If there’s one thing I love about going to cons, it’s the growing number of low budget filmmakers turning out to these things. All I have to do is mention that I run a marginally popular cult film website where I review movies and I get screeners dumped on me like you wouldn’t believe. I also wind up learning a few things in the process. For instance, I’m just now discovering that there is some kind of strange genre movie indie culture happening in Providence, Rhode Island. Prior to this, I’ve been only aware of Richard Griffin and his Scorpio Film Releasing group. At the recent Rock & Shock show in Worcester, Massachusetts I also met up with Ricky Laprade from 12 Gauge Pictures and took home a copy of his latest movie, Death Force. I took it for a quick spin one morning and saw the name Shanette Wilson in the credits and immediately started connecting the dots. These guys had to be from Providence. Shanette was also in Richard Griffin’s last picture, Nun Of That (review). The next day at the con, I made my way back to the 12 Gauge table and sure enough, they were from Providence.
It’s fucking weird. I don’t really equate Rhode Island with a burgeoning scene of young, talented filmmakers flexing their celluloid muscle to make trashy action and horror movies. It’s a city that seems so banal. Sure. Lovecraft is from there, but that’s about all they have going for them.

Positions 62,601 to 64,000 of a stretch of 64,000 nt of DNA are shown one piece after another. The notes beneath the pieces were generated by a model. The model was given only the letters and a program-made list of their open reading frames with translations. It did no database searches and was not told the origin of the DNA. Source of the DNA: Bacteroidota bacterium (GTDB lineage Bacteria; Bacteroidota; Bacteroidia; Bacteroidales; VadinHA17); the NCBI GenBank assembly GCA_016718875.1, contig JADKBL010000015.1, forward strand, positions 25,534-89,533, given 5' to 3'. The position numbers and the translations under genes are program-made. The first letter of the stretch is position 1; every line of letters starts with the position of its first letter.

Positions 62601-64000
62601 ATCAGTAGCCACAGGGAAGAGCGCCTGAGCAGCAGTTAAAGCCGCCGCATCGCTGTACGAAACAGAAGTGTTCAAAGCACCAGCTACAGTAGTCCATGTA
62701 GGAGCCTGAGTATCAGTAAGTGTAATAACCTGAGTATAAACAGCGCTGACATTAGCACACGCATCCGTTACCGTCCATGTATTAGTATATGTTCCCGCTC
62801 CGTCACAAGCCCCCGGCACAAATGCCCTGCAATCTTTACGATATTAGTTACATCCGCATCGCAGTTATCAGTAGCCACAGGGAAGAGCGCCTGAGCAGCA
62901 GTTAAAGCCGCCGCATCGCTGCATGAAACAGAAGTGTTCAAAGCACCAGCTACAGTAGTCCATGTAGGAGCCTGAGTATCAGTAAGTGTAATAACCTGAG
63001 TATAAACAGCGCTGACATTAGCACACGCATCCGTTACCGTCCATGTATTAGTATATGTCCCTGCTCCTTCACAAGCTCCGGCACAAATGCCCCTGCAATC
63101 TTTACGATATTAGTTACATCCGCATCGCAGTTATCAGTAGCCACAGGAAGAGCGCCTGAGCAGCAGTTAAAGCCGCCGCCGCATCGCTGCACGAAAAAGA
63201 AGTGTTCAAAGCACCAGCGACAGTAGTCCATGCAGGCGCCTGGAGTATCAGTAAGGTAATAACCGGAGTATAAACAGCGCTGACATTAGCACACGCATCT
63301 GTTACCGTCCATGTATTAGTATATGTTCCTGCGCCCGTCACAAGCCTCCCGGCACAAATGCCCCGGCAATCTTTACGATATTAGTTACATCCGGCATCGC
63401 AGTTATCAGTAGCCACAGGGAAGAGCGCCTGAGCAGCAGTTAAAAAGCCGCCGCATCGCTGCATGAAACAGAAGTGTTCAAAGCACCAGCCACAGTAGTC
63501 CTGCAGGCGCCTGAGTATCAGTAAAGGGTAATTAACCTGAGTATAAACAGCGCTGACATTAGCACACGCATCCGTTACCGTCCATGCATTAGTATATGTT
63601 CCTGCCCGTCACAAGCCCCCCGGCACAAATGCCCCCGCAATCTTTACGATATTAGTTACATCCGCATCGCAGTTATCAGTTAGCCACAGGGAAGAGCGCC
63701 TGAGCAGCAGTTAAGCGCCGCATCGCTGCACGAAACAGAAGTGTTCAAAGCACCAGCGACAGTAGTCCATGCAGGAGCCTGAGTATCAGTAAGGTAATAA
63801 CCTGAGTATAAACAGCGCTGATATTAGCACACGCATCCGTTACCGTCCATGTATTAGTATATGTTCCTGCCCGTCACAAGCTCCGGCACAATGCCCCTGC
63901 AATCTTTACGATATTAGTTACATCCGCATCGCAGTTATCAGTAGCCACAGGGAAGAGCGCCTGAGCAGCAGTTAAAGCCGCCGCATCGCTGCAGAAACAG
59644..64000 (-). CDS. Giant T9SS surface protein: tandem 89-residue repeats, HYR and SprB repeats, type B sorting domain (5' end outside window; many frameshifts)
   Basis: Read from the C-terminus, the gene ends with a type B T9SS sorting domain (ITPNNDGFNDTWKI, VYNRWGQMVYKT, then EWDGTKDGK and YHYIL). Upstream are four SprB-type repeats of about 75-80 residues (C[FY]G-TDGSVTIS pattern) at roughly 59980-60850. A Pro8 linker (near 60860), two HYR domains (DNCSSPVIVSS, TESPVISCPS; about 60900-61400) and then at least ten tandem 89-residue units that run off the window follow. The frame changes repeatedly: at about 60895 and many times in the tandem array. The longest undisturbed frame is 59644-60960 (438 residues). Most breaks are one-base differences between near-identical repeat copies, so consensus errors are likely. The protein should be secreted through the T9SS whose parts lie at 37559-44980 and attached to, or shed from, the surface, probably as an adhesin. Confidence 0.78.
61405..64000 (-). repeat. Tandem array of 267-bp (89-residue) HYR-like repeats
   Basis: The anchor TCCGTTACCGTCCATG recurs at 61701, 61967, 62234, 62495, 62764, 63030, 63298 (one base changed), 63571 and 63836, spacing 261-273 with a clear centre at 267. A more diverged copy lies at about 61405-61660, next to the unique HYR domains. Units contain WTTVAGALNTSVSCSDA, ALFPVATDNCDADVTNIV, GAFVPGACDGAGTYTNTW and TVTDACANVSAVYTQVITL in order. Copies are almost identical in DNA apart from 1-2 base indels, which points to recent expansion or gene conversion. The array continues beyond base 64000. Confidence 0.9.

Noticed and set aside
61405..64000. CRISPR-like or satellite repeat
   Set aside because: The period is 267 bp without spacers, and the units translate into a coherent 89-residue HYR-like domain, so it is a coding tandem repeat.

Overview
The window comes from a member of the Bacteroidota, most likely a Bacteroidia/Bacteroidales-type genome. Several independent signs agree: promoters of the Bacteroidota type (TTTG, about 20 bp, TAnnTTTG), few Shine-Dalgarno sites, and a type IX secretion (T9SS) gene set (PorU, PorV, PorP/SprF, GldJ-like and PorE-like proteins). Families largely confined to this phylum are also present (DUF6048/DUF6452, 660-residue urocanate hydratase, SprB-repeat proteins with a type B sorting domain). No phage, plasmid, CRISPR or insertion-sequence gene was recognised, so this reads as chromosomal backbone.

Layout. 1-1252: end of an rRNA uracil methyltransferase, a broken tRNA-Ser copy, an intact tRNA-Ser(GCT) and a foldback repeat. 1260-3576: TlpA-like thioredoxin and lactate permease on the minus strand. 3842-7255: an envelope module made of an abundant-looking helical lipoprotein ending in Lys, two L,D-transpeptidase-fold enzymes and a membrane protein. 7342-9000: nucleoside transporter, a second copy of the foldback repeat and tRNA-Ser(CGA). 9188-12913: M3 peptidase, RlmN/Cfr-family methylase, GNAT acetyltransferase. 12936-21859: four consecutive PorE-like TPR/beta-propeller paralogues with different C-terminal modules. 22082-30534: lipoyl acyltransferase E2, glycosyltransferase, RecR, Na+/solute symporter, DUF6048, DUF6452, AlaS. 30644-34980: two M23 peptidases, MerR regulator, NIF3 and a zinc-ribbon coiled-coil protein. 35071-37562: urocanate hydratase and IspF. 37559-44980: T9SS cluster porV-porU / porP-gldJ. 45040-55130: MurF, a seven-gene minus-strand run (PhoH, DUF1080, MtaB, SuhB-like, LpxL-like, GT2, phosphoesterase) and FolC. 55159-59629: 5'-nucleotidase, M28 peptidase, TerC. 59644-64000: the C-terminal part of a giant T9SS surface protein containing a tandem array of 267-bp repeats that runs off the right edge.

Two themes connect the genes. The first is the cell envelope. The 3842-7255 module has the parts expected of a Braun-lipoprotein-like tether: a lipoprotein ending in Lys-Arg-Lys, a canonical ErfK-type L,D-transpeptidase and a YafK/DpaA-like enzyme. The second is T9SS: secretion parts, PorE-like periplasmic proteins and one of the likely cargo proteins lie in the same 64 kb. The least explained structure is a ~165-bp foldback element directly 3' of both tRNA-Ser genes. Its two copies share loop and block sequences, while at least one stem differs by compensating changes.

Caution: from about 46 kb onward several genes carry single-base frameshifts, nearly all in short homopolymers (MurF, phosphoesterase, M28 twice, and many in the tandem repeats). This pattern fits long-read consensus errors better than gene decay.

We all know by now how I feel about Richard Griffin (I like his movies a lot). But this article isn’t about Richard. This is about Ricky Laprade. I can now add another indie director from Providence to my watchlist. Death Force knocked my fucking socks off. It’s a deeply flawed movie, which I will inevitably get into, but for a feature made for peanuts in a small New England city, you’re going to be hard pressed to find anything that approaches its production and entertainment values
Bear with me. I hope I get this right. See, there’s this guy named The Red King. He seems to be presiding over some kind of covert science project called Dark Forest. A bunch of people with guns attack some other people with guns in some kind of warehouse. It turns out that one of these groups is betraying the Red King and expects the other side to join them. One of these people breaks off and manages to steal Project Dark Forest, contained in a heavy suitcase. Shortly thereafter, she, Tracy Liddel, becomes hunted by The Red King’s assassins and she must evade them all if she’s going to survive all this and offload the package for a hefty sum of money.